Despite the fact that the ‘blue riband’ of steeplechasing is not run until Friday, it’s hard to imagine that Sprinter Sacre’s victory in the Queen Mother Champion Chase will be viewed as anything other than the outstanding performance of the 2013 Cheltenham Festival.

His owner Caroline Mould admitted to “Sleepless nights, dry mouth, beating heart, grinding teeth, the lot”, and she wasn’t the only one as the crowd of 56,000 racegoers at Prestbury Park on Wednesday gasped as one when her horse fiddled an extra short stride at the fourth fence from home to interrupt his customary fluent jumping style just temporarily.

By the time the next fence loomed, however, he was in front of the former champion Sizing Europe and had been slipped into cruise control by Barry Geraghty, who allowed him to coast home at the pace he maintains with such ease, but which his rivals find so punishing.

Nineteen lengths clear at the line, Sprinter Sacre returned, at 1/4, the shortest-priced favourite at the Festival since Arkle won his third Gold Cup in 1966, and he has been given a provisional Timeform rating which puts him in third place on the list of all-time jumping greats behind that great champion and Flyingbolt. His mark of 192p also ranks him 1lb ahead of the modern-day great, Kauto Star.

His trainer Nicky Henderson, who edged yet further clear at the head of the list of the most successful Festival trainers of all time, describes Sprinter Scare simply as “very, very special”. Nobody who witnessed his commanding performance around Cheltenham’s amphitheatre will argue with that assessment. It was very, very special just to be there.

In many ways, the second day of the Festival echoed the themes of the first: a Henderson banker obliging and Willie Mullins continuing to demonstrate that he has brought his team across the Irish Sea in almost embarrassingly rude health. His book-end winners in the first and last races of the day were both for owner Graham Wylie, no stranger to Festival success himself having owned such talented individuals as Inglis Drever and Tidal Bay.

Patrick Mullins, the trainer’s 23-year-old amateur rider son landed the National Hunt Challenge Cup, now named in honour of the late John Oaksey, with a well-timed rattle up the hill on Back In Focus to deny long-time leader Tofino Bay, ridden by Nina Carberry. Despite his trio of wins on Tuesday, Willie Mullins was choking back tears as he greeted his son after the race, saying: “This winner means as much to me as any other I have had here. I am very emotional.”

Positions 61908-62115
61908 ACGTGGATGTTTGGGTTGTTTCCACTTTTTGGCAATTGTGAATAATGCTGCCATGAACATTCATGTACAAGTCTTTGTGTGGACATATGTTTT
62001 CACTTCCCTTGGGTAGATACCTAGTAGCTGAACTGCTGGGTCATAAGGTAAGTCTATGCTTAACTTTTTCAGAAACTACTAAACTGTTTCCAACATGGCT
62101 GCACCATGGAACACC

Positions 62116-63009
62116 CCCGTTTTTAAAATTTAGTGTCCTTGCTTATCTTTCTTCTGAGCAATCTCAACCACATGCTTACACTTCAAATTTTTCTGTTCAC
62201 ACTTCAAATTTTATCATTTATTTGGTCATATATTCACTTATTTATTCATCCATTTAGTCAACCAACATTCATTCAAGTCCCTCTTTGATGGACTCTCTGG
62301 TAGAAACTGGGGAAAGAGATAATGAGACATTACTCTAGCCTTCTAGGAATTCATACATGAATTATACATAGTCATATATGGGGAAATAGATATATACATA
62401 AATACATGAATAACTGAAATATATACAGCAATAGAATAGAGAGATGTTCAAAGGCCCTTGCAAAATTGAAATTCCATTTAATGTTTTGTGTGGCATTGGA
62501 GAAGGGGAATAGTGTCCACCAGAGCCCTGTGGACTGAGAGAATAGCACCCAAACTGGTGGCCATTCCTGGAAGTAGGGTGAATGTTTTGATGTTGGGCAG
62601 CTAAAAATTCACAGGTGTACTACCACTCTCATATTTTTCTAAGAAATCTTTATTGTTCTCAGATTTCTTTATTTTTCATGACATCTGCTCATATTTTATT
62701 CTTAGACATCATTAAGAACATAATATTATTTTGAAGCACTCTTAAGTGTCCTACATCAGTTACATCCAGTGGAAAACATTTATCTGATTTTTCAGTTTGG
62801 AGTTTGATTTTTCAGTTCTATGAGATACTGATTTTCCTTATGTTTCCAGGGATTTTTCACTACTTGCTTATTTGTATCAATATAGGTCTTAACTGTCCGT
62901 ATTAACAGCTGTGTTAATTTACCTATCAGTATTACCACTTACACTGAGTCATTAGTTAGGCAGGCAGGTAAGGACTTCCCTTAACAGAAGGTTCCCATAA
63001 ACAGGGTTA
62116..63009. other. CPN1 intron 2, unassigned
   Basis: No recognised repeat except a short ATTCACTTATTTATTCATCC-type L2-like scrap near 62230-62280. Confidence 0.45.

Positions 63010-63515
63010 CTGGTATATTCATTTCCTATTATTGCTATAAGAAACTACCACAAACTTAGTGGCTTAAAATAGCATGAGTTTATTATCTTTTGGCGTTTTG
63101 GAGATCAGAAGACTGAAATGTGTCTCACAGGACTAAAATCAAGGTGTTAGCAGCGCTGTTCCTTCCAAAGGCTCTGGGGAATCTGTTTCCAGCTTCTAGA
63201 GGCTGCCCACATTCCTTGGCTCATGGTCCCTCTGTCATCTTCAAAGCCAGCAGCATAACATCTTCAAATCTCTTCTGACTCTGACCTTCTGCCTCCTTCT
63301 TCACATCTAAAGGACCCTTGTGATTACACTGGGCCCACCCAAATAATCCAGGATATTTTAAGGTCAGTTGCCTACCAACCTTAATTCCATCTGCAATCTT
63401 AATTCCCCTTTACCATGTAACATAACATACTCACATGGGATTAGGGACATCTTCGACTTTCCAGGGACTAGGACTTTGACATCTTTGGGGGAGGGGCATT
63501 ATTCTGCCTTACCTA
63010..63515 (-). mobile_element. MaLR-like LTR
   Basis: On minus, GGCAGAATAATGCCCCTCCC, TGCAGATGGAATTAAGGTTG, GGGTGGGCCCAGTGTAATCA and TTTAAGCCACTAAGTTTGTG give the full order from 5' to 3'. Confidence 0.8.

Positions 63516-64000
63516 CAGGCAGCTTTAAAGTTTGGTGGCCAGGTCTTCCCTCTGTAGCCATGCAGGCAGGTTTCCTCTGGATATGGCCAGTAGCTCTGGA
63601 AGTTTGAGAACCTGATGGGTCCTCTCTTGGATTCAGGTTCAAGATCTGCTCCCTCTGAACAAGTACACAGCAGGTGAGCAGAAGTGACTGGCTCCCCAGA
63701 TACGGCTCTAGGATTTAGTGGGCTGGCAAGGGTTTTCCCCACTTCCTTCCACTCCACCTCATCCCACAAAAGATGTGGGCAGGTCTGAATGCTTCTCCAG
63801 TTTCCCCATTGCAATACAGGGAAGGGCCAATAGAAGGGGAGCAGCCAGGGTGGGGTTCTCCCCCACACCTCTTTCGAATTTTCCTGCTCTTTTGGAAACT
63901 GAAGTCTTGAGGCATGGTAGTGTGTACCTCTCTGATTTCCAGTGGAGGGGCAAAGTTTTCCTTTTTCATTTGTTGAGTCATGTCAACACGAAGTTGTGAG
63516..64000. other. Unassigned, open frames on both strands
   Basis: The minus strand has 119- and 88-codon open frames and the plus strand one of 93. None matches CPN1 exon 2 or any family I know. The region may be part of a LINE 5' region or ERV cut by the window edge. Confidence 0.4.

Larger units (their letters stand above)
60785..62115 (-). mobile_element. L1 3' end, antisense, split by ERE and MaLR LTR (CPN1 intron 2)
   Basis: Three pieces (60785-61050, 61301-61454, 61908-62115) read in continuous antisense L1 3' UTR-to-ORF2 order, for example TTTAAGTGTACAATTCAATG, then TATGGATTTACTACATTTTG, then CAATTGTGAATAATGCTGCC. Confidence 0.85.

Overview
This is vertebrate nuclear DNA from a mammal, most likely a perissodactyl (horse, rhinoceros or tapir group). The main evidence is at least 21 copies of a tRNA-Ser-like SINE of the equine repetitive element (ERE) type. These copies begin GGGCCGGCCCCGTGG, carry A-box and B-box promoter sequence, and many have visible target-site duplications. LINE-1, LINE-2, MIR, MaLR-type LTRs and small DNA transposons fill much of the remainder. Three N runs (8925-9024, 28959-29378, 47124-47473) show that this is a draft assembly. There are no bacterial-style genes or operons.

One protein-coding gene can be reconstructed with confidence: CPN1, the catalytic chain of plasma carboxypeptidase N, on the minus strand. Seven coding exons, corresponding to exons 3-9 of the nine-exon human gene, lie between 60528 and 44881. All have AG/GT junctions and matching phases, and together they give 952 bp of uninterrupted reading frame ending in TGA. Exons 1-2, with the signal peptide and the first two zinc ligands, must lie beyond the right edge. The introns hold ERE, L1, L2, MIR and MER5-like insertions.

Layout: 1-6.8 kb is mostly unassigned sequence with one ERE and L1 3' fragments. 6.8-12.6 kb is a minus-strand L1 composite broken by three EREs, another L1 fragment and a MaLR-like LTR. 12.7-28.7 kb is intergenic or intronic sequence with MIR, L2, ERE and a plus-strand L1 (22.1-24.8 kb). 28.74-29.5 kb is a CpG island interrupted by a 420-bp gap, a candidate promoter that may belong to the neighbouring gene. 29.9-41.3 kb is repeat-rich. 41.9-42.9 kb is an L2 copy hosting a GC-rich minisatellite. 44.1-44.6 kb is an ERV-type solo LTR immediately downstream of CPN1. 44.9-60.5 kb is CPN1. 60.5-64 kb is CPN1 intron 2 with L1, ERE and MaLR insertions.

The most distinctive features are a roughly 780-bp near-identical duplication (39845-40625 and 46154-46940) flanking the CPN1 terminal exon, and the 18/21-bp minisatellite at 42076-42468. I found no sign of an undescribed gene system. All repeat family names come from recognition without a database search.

Emotion was swapped for surprise by the time the overlooked Briar Hill bolted home to win the Weatherbys Champion Bumper by seven lengths. The fact that the horse was trained by Mullins and ridden by Ruby Walsh had most people shaking their heads at his staggering starting price of 25/1. The trainer himself commented: “I had four horses lined up for this race and he was the fourth.”

Robert ‘Choc’ Thornton, watching from the sidelines with his broken arm in a sling, was quick to shake the hand of his friend and fellow Alan King-retained jockey Wayne Hutchinson, who coaxed the diminutive Welsh Champion Hurdle winner Medinas to a sneaky 33/1 victory in the fiercely competitive Coral Cup. King, who lost his former Champion Hurdle winner Katchit to a fatal bout of colic earlier this year, also trained the runner-up Meister Eckhart.

“We fancied the runner-up a bit more,” the trainer confessed. “We’ve not had the greatest season – I’ve made no secret of that – and I’ve almost forgotten how it feels to have a winner here but it’s marvellous to have the first and second.”

The Fred Winter Juvenile Hurdle, another large-field handicap, went to Ireland when Gordon Elliott’s 25/1 shot Flaxen Flare surged clear of the Paul Nicholls duo of Caid Du Berlais and P’tit Zig to win by a comfortable four and a half lengths under Davy Condon.

Lord Windermere provided Best Mate’s former jockey Jim Culloty with his first Festival win as a trainer when making the most of a final-fence fall of another Mullins-trained, Wylie-owned runner, Boston Bob, in the RSA Chase.

“It’s very different from riding,” said Culloty. “As a jockey you get nervous half an hour before the race but as a trainer you are nervous six months beforehand. I was a nervous wreck watching that. I was pacing and I went out to walk the course on my own beforehand as I didn’t want to talk to anybody.”

Another trainer whose nerves got the better of him was Nigel Twiston-Davies, who provided the second father/son combination winner of Wednesday when The New One returned triumphant in the Neptune Investment Management Novices’ Hurdle.

Ridden by the elder of Twiston-Davies’s two jockey sons, Sam, The New One’s four-length victory went largely unwatched by the trainer who admitted: “I didn’t see the race – I’m afraid I got gut-ache and was in the loo. I only saw the last hurdle.”

Hiding in the loo was a tactic which worked for Henrietta Knight during the reign of three-time Gold Cup winner Best Mate. Perhaps it bodes well for the future of The New One.